Former Boston top cop says Bernie Sanders' push to let felons vote shouldn't apply to Boston bomber

Daniel Linskey, former superintendent-in-chief of the Boston Police Department on Thursday said he had a visceral reaction to comments made by Vermont Sen. Bernie Sanders who supports giving felons like Boston Marathon bomber Dzhokhar Tsarnaev the right to vote.

"When I first heard it, my initial thought was to send something on Twitter that would have been sent in anger and I waited and calmly thought about it," he told "America's Newsroom."

"The anger comes from the fact that we are talking about the Tsarnaevs. We shouldn't talk about them, every time we do, we reinjure victims in our community and their families."

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Tsarnaev was sentenced to death for helping carry out the 2013 attack that killed three people and wounded 264 others in the crowd at the iconic race’s finish line. His brother Tamerlan died during a gun battle with authorities four days after the pressure cooker bombs detonated.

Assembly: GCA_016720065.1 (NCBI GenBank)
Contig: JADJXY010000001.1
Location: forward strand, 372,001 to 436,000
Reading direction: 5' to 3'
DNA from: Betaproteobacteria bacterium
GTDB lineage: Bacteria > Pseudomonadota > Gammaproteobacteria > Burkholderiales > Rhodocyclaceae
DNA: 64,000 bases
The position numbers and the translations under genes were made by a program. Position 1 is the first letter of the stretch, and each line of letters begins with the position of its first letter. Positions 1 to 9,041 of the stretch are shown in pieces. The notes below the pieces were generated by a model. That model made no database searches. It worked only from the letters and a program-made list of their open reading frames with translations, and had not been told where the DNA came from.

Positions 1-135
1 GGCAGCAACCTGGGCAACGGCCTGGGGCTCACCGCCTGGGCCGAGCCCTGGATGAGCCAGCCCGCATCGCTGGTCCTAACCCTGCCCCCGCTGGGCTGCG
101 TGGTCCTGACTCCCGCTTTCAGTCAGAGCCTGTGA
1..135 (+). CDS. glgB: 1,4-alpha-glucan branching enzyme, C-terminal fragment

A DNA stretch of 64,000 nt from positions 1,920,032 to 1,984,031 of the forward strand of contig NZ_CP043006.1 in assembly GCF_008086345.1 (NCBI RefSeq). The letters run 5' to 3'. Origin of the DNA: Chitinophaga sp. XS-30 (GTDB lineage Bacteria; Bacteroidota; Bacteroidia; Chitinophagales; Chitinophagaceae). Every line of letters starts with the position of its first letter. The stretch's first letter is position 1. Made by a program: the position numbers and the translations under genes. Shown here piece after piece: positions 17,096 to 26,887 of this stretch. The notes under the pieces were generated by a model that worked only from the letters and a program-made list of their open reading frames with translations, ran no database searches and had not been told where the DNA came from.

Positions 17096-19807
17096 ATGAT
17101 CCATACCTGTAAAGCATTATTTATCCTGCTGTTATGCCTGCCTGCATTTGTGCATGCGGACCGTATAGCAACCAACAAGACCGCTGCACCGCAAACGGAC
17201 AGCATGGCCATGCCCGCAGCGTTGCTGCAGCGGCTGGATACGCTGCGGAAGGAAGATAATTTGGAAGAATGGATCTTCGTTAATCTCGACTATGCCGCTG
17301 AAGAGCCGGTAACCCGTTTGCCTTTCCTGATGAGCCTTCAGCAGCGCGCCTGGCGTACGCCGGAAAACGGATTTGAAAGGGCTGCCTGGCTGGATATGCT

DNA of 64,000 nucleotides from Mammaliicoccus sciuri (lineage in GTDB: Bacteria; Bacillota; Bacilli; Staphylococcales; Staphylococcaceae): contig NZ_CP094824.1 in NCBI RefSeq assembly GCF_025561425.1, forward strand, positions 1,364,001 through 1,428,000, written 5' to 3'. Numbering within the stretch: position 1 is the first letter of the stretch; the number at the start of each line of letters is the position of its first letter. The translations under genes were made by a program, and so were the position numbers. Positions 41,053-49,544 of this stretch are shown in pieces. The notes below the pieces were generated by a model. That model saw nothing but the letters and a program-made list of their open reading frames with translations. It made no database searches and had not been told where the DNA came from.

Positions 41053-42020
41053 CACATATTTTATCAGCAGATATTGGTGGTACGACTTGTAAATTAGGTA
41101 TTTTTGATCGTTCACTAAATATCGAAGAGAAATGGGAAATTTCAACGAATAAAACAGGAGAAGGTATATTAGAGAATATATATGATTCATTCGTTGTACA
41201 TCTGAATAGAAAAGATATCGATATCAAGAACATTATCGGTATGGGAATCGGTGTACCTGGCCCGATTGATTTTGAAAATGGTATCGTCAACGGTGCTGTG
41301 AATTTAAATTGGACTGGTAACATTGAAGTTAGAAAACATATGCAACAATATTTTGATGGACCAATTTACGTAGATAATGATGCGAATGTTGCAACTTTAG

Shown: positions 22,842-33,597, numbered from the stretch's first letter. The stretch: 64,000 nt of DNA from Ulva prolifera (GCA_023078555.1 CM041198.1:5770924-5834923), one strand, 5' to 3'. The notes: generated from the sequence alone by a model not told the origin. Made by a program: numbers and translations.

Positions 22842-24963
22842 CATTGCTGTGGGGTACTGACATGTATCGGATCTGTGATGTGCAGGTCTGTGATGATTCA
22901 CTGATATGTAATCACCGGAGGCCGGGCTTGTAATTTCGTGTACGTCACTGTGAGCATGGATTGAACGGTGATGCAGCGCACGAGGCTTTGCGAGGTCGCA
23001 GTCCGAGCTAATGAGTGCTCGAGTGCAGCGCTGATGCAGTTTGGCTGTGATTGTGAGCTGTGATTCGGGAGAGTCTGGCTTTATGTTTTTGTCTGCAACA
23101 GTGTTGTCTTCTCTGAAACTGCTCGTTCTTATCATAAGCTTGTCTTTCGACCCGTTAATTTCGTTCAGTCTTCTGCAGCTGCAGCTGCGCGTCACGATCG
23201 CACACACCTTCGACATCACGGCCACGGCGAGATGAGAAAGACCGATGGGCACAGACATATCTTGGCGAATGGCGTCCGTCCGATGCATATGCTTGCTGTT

Sanders, who is running for the 2020 Democratic nomination, was asked during a recent town hall how he felt giving convicted felons like Tsarnaev the right to vote. Sanders said he believes all prisoners - including "terrible people" - should be allowed. He added that people behind bars serving time, no matter how serious their crime, deserve the right.

"I think the right to vote is inherent to our democracy," Sanders said  Monday. "Yes, even for terrible people, even if they are in jail. They're paying their price to society but that should not take away from their inherent American right to participate in our democracy."

Linskey says he understands that there's got to be a punitive side and a redemptive side to America's system of law and order.

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"Once you serve your sentence and you come back out into society, then you should be involved... be a part of a community and see a second chance after you've paid your dues," he said.

"That being said, Tsarnaev has been sentenced to death. He will not return to our society and therefore we do not need to debate whether he will ever have the chance or should have the opportunity to vote in any election."